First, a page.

When asked about the vocal far-right guests after the meeting, Kent said he saw a similar group at a recent event in Clark County, but that he was surprised to see them in Lewis County.
“I had no idea who Nick Fuentes was until like a month ago,” Kent said.
However, in an Aug. 28, 2021 tweet, Kent tagged Fuentes, whose handle is @NickJFuentes, saying “Many are glad that their political rivals are targeted by the state & big tech, they hate Trump, @NickJFuentes & MAGA. This short side thinking has led to some of the greatest tragedies in human history.”
And on March 3, Kent shared the same tweet, writing “I stand by this,” before then denouncing Fuentes’s “focus on race and religion.”
Kent was under fire on social media from white nationalists this week after Heidi St. John, another challenger to Herrera Beutler, called on him to condemn Fuentes’s platform after finding his tweets where he was associated with the controversial figure.
According to a post on a website James told The Chronicle he founded, Fuentes said he had spoken to Kent and that “members of his group” had been assisting Kent with his social media presence. The post also says that many Fuentes supporters have claimed Kent has “remained deliberately adjacent to their movement” for over a year. Terms such as “America First” and “immigration moratorium" have been used widely by white nationalist groups. Both have been used frequently by Kent, whose campaign slogan is “America First for Congress.”
Throughout the event, a man accompanying James was taking video clips and photographs, and said he would be creating a video on the event for a YouTube channel. The town hall was also being filmed by staff on Kent’s campaign.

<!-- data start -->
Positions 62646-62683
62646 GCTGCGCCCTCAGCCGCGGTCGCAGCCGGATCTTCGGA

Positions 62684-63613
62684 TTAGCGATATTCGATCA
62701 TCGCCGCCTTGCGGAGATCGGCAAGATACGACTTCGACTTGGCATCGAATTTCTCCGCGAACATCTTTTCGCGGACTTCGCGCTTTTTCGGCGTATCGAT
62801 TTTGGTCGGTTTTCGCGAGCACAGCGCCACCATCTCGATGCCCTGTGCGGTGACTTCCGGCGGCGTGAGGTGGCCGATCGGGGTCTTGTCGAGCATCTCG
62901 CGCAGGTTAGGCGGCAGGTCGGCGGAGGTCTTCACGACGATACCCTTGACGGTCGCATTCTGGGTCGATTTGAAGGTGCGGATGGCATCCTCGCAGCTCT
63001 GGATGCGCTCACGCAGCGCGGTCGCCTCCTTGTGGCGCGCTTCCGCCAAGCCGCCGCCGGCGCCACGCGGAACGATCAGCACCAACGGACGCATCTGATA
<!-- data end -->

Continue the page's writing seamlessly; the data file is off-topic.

At one point, one of the men from Idaho asked: “Will America be worse off after white people cease to be a majority in this country? Yes or no?”
Kent responded: “I reject that entire premise, man. That’s not what this country is. We need sovereign Americans, and that’s it.”
“You can’t have western civilization without the people who built it, though. I’m feeling I’m losing out on the country,” said the questioner.
After this exchange, the crowd began to erupt with backlash toward the Fuentes supporters. Then, the traveler from Tacoma interjected loudly enough to draw Kent’s attention once again by saying: “I appreciate the rhetoric that ‘we’re all the same under God. We’re all entitled to the same rights.’ But, what makes America and American values, are only held — in majority, by itself, in terms of demographics by 50% or more of the population — by, unfortunately, in reality, white people.”
Kent responded with: “We are all God’s kids.”
James called out and interrupted this exchange with: “It’s true, but white people are becoming the minority.”
At one point, James also said “the only discrimination that's happening right now is discrimination against white people.”
On Thursday afternoon, James called The Chronicle to speak with the reporter who attended the Wednesday night town hall.
When asked about the fact some locals felt he took away valuable time for potential voters to ask Kent questions, James responded by saying that Kent’s grab at a seat in Congress had federal implications, not just district-wide ones.
“He’s going to represent me just as much as he’s going to represent you,” James said.